Court closes its eyes to failures to enforce historic Westchester housing desegregation consent decree

Westchester Case

July 8, 2016 — Anti-Discrimination Center (ADC) is deeply disappointed by the July 6th decision by Judge Cote to limit a critical court conference to the highly limited and inadequate relief sought by the Monitor. This conference represented a critical opportunity to get the historic housing desegregation consent decree back on track; that opportunity is now lost.

ADC had presented the Court with unrebutted evidence that:

  • There is extensive exclusionary zoning in Westchester that perpetuates segregation
  • Hundreds of housing units that have been “counted” under the consent decree should never have been counted
  • Westchester has, across-the-board and regardless-of-circumstance, refused to meet its obligations to sue towns and villages that continue to impose barriers to fair housing choice
  • The U.S. Attorney (representing HUD) and the HUD-nominated and court-appointed Monitor have persistently failed to enforce core elements of the decree

ADC had been supported by a group of 10 civil rights organizations across the country. The groups filed an amicus brief that, unfortunately, was rejected by the court.

As ADC has explained, Westchester’s obligation to act is not just triggered when a particular housing development is stymied.  The bigger problem – and a greater hindrance to the accomplishment of both the objective of building units and the core decree objective of overcoming barriers to fair housing choice (“affirmatively furthering fair housing”) – is when towns and villages have zoning so restrictive that developers don’t even try to build because they feel that doing so would be futile.

“The U.S. Attorney, HUD, and the Monitor have treated this case as the civil rights equivalent of too-big-to-jail.”

Craig Gurian, ADC’s executive director, said: “It simply cannot be that a town with moderate exclusion (where a developer might thinks there’s hope) can trigger Westchester’s obligation to act, but a town with total exclusion (where developers know not to build) is something that the County is free to ignore.”

More generally, he added: “The U.S. Attorney, HUD, and the Monitor have treated this case as the civil rights equivalent of too-big-to-jail. That the Court would indulge the fantasy that they have had any interest in full enforcement of the consent decree is particularly disturbing in light of the fact that the results after seven years of the consent decree being in effect are precisely what you would expect if the whole goal were to avoid upsetting the status quo of existing, ultra-white, low-density, residential neighborhoods.”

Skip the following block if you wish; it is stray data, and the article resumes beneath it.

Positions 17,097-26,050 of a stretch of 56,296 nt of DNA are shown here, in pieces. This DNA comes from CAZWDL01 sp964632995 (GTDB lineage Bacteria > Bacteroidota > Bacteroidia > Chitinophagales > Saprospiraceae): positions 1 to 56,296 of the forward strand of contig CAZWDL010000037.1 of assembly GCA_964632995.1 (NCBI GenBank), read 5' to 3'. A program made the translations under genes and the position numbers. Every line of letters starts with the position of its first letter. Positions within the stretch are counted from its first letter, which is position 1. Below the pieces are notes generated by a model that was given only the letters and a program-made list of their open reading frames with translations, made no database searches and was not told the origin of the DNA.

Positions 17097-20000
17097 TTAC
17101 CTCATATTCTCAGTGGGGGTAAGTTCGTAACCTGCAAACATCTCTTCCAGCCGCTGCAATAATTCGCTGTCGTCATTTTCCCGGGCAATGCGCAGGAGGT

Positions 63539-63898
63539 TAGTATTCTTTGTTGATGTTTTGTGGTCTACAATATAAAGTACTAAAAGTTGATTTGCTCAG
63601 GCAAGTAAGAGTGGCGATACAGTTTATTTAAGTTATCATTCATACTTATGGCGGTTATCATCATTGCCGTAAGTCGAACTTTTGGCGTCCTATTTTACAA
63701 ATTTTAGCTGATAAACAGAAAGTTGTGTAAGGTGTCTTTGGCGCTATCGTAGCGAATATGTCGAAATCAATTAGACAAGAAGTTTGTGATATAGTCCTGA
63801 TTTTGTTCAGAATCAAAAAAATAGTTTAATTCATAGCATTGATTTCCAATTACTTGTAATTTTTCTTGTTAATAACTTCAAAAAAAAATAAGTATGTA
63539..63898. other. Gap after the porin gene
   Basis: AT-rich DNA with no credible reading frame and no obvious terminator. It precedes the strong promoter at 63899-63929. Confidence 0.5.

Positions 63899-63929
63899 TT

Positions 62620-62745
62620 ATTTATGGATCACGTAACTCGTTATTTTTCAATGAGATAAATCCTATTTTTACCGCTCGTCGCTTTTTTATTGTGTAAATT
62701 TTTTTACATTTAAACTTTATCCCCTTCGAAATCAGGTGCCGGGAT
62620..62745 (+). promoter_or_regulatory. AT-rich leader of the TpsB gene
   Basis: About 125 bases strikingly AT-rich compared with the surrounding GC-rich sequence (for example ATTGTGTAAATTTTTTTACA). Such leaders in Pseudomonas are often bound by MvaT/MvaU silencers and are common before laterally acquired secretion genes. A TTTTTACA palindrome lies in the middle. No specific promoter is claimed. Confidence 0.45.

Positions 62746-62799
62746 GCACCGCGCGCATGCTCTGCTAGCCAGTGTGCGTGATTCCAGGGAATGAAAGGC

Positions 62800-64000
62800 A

The Court’s assertion that ADC was raising “new” issues is especially ironic given the fact that the parties and the Monitor complained that ADC was raising again issues it had brought to the Court’s attention in 2011 and 2014.  Indeed, ADC did raise many of the issues of non-enforcement at those times.  Unfortunately, the Court was and remains unwilling to confront the fact that, even though the U.S. Attorney and the Monitor have been able to raise these same issues, neither has been willing to do so.

Gurian concluded ADC’s statement by saying: “There will undoubtedly be those who look back on this case and conclude that ‘Litigation doesn’t work.’  On the contrary, litigation generated a powerful consent decree.  The real problem is that aggressive, full-blown enforcement was simply never tried.”

Jerry Levy, General Counsel of the Enhanced Section 8 Outreach Program in Westchester, the only organization in Westchester dedicated to achieving pro-integrative housing mobility for those residents who have been traditionally excluded from neighborhoods of opoprtunity, said: “The consent decree was seen all across the country as a great civil rights victory, the rare circumstance where the force of law was being squarely put behind the objective of ending residential segregation. Over the last seven years, we have seen the promise of the decree squandered by the U.S. Attorney, HUD, and the Monitor, all of whom lacked the moral or political courage to enforce the core elements of the decree. With the Court’s decision, the promise of the decree has fully evaporated; the segregated status quo in Westchester will, sadly, remain intact until a challenge that does not depend on federal government enforcement is mounted; and a message has been sent to jurisdictions around the country that the federal government is still not serious about ending the scourge of residential segregation.”